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close this bookGuidelines for the Treatment of Malaria (WHO; 2006; 266 pages) View the PDF document
View the documentGlossary
View the documentAbbreviations
open this folder and view contents1. Introduction
View the document2. The clinical disease
open this folder and view contents3. Treatment objectives
close this folder4. Diagnosis of malaria
View the document4.1 Clinical diagnosis
View the document4.2 Parasitological diagnosis
View the document4.3 Where malaria transmission is low to moderate and/or unstable
View the document4.4 In stable high-transmission settings
View the document4.5 Malaria parasite species identification
View the document4.6 In epidemics and complex emergencies
open this folder and view contents5. Resistance to antimalarial medicines9
open this folder and view contents6. Antimalarial treatment policy
open this folder and view contents7. Treatment of uncomplicated P. Falciparum malaria10
open this folder and view contents8. Treatment of severe falciparum malaria14
open this folder and view contents9. Treatment of malaria caused by P. vivax, P. ovale or P. malariae19
View the document10. Mixed malaria infections
open this folder and view contents11. Complex emergencies and epidemics
open this folder and view contentsAnnexes
 

4.6 In epidemics and complex emergencies

In epidemic and complex emergency situations, facilities for parasitological diagnosis may be unavailable or inadequate to cope with the case-load. In such circumstances, it is impractical and unnecessary to demonstrate parasites before treatment in all cases of fever. However, there is a role for parasitological diagnosis even in these situations (see section 11.1).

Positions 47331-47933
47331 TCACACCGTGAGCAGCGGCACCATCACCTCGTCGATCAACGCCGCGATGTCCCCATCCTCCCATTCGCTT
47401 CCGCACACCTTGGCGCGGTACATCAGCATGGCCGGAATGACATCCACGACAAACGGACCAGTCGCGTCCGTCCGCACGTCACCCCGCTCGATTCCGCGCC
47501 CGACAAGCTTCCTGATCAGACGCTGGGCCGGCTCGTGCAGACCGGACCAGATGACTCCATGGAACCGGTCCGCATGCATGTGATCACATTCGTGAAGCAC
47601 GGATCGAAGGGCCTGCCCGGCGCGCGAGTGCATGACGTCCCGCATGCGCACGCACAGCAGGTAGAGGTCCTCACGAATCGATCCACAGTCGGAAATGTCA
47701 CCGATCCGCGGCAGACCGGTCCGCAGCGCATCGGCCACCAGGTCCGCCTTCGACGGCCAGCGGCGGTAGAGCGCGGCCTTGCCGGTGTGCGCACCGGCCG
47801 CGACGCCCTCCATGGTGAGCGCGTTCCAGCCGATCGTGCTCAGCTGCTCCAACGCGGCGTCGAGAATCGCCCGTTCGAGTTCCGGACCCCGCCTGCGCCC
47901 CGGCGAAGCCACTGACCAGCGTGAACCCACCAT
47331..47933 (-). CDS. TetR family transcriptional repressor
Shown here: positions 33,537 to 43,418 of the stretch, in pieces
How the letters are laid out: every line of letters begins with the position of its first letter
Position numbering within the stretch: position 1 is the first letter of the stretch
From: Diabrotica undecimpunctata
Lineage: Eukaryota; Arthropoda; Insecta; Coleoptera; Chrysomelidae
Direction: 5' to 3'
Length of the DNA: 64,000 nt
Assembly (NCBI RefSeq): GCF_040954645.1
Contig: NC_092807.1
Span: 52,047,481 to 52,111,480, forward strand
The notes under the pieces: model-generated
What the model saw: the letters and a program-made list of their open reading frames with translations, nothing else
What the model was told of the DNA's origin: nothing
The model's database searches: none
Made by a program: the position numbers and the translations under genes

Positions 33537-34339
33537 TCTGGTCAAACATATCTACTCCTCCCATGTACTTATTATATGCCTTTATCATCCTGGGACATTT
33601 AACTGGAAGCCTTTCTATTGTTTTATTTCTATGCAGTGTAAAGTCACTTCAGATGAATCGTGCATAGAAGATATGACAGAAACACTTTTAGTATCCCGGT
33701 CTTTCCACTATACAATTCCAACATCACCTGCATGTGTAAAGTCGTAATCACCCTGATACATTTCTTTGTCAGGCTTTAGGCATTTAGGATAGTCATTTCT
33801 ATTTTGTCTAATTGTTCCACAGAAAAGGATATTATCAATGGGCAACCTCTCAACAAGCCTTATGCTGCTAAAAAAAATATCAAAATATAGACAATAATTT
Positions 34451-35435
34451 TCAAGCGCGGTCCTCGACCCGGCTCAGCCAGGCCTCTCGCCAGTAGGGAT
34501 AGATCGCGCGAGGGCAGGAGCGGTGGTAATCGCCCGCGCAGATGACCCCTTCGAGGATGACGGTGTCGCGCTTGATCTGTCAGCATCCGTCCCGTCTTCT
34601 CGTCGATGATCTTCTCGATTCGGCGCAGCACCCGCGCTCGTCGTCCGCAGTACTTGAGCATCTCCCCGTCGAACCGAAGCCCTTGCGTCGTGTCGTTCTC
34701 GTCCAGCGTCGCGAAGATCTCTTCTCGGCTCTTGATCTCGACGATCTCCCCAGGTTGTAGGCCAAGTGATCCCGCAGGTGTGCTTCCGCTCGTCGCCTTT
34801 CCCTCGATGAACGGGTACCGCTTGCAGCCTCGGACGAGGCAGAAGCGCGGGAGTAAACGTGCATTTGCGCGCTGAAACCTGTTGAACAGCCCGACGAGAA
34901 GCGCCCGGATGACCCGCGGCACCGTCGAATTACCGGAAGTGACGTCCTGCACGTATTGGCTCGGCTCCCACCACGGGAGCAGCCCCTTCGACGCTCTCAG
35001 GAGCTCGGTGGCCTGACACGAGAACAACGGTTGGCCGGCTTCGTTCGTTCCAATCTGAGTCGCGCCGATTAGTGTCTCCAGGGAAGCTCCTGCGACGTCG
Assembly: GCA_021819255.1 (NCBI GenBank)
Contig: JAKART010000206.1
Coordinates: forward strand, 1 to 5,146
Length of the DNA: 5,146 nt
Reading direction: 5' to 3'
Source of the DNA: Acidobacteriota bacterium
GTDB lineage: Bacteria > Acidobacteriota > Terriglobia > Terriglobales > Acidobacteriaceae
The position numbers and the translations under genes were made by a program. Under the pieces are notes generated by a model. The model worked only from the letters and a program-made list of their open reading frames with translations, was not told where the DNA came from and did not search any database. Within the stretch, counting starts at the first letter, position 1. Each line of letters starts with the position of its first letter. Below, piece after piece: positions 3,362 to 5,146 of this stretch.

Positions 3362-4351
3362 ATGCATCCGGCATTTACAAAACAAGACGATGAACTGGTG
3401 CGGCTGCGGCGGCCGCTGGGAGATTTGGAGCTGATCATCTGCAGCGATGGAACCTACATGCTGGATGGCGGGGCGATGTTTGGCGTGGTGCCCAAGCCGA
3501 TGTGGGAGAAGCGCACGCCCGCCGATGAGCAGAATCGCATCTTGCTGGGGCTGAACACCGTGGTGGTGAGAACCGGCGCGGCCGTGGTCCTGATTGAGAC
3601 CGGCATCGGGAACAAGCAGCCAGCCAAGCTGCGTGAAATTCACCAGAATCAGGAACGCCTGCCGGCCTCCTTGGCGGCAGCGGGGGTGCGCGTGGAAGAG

Summary of recommendations on parasitological diagnosis

RECOMMENDATIONS

LEVEL OF EVIDENCE

In areas of low to moderate transmission, prompt parasitological confirmation of the diagnosis is recommended before treatment is started. This should be achieved through microscopy or, where not available, RDTs.

E

In areas of high stable malaria transmission, the prior probability of fever in a child being caused by malaria is high. Children under 5 years of age should therefore be treated on the basis of a clinical diagnosis of malaria. In older children and adults including in pregnant women, a parasitological diagnosis is recommended before treatment is started.

E

In all suspected cases of severe malaria, a parasitological confirmation of the diagnosis of malaria is recommended. In the absence of or a delay in obtaining parasitological diagnosis, patients should be treated for severe malaria on clinical grounds.

E

 

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